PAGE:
The testimony in the record establishes that Mr. McCarthy was rational at the time of his marriage to the proponent on January 8, 1942, more than two months after all three wills had been executed. The testimony and the evidence show that Mr. McCarthy personally attended at the office of the city clerk and obtained the marriage license after answering the necessary questions, which required a clear mind to enable him to give the proper information; he took the initiative in arranging for Dr. McTague to take Wassermann tests and also arranged with Father Warren for the wedding ceremony. The direct proof also establishes that Mr. McCarthy was rational on the day he executed the will offered for probate, which was similar, except for the executor named therein, to the two earlier wills executed by him.
The contestants conceded that Mr. McCarthy was competent during the early part of September, 1941. As to this there appears to be no question. In fact, the Surrogate said: "* * * You have a concession here that he was competent up to at least August, 1941, until the time he got severely ill. * * *. Perhaps until September, the contestants all concede that, early September."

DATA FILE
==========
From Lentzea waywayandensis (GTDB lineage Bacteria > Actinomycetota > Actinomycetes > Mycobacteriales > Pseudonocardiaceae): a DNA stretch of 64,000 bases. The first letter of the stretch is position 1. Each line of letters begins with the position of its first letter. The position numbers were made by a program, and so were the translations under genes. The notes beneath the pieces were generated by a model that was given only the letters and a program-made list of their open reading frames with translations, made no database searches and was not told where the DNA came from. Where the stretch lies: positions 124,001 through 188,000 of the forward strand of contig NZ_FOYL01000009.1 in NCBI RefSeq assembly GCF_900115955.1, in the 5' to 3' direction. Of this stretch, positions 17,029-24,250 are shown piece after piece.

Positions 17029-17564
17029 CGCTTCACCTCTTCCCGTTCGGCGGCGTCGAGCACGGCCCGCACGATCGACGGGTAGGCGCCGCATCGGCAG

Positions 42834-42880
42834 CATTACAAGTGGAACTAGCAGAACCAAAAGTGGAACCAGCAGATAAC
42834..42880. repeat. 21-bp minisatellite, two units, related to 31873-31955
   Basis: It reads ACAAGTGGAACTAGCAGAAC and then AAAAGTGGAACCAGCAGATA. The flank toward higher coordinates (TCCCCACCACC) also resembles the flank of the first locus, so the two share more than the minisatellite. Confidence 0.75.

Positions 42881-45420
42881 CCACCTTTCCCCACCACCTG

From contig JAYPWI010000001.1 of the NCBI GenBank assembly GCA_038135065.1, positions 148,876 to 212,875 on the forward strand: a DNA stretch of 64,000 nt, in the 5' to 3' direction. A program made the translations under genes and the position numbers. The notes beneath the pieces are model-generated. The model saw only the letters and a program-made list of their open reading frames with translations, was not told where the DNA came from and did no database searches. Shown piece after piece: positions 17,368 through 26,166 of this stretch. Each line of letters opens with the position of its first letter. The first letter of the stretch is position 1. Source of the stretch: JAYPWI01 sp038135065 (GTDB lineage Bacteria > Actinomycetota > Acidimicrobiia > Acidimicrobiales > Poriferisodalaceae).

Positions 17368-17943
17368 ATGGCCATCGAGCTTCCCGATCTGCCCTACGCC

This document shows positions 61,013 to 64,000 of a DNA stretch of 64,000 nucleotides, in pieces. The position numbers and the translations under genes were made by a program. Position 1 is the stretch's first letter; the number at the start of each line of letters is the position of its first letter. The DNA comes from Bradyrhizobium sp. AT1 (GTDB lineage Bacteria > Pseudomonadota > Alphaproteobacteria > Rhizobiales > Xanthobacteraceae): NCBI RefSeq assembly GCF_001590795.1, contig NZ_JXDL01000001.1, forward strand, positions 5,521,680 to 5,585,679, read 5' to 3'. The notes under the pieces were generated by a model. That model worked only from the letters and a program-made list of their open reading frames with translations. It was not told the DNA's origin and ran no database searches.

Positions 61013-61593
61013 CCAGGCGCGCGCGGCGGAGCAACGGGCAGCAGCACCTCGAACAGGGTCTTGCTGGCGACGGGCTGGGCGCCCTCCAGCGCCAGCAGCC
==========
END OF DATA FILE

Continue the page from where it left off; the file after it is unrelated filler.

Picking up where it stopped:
Correspondence dated September and October, 1941, between Mr. McCarthy and Mr. Goodstein, who now contends that the former was not competent to make a will, conclusively establishes that during those months Mr. Goodstein considered Mr. McCarthy rational and competent.
In a letter dated September 10, 1941, Mr. Goodstein sent Mr. McCarthy what he called a "non-military service affidavit"; he requested Mr. McCarthy to sign it "at the place marked by your initials and go before a Notary Public and have it sworn to and return to me promptly." In the same letter he asked Mr. McCarthy to "fill in what you believe to be the present age of Mrs. Farrell," a sister of testator's first wife residing in Australia.
On September 16, 1941, Mr. Goodstein again wrote to Mr. McCarthy. This time he asked the latter to execute an affidavit "which the Surrogate Court requires." He said: "This affidavit refers to the letter which Mrs. McCarthy wrote and which was in the safe deposit box and which you will recall stated that none of her relatives in Australia were to receive any of her property. Will you please sign this on the place marked by your initials, have the same sworn to before a Notary Public and return to me at once."